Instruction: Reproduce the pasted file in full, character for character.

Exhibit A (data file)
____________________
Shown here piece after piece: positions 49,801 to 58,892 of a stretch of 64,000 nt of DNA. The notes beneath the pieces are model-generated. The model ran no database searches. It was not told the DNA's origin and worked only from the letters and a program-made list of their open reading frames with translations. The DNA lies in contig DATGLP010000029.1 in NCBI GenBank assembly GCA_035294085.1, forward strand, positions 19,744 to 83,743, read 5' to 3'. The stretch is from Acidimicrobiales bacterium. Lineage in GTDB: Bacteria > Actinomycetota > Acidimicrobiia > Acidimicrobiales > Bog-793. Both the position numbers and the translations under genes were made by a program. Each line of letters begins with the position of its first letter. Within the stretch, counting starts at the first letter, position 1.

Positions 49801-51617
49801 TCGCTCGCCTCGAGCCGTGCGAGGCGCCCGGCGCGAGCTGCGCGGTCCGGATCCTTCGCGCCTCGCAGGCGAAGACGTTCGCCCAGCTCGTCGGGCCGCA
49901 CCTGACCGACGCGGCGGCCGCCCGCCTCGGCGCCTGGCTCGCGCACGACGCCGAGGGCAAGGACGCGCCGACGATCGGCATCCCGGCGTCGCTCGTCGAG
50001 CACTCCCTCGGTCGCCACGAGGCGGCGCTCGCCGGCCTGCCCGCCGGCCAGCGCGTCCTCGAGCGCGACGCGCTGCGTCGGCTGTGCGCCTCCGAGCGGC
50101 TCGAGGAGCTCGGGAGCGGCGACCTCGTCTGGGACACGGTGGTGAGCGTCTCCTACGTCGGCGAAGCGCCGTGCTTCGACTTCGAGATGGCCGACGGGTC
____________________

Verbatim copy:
Shown here piece after piece: positions 49,801 to 58,892 of a stretch of 64,000 nt of DNA. The notes beneath the pieces are model-generated. The model ran no database searches. It was not told the DNA's origin and worked only from the letters and a program-made list of their open reading frames with translations. The DNA lies in contig DATGLP010000029.1 in NCBI GenBank assembly GCA_035294085.1, forward strand, positions 19,744 to 83,743, read 5' to 3'. The stretch is from Acidimicrobiales bacterium. Lineage in GTDB: Bacteria > Actinomycetota > Acidimicrobiia > Acidimicrobiales > Bog-793. Both the position numbers and the translations under genes were made by a program. Each line of letters begins with the position of its first letter. Within the stretch, counting starts at the first letter, position 1.

Positions 49801-51617
49801 TCGCTCGCCTCGAGCCGTGCGAGGCGCCCGGCGCGAGCTGCGCGGTCCGGATCCTTCGCGCCTCGCAGGCGAAGACGTTCGCCCAGCTCGTCGGGCCGCA
49901 CCTGACCGACGCGGCGGCCGCCCGCCTCGGCGCCTGGCTCGCGCACGACGCCGAGGGCAAGGACGCGCCGACGATCGGCATCCCGGCGTCGCTCGTCGAG
50001 CACTCCCTCGGTCGCCACGAGGCGGCGCTCGCCGGCCTGCCCGCCGGCCAGCGCGTCCTCGAGCGCGACGCGCTGCGTCGGCTGTGCGCCTCCGAGCGGC
50101 TCGAGGAGCTCGGGAGCGGCGACCTCGTCTGGGACACGGTGGTGAGCGTCTCCTACGTCGGCGAAGCGCCGTGCTTCGACTTCGAGATGGCCGACGGGTC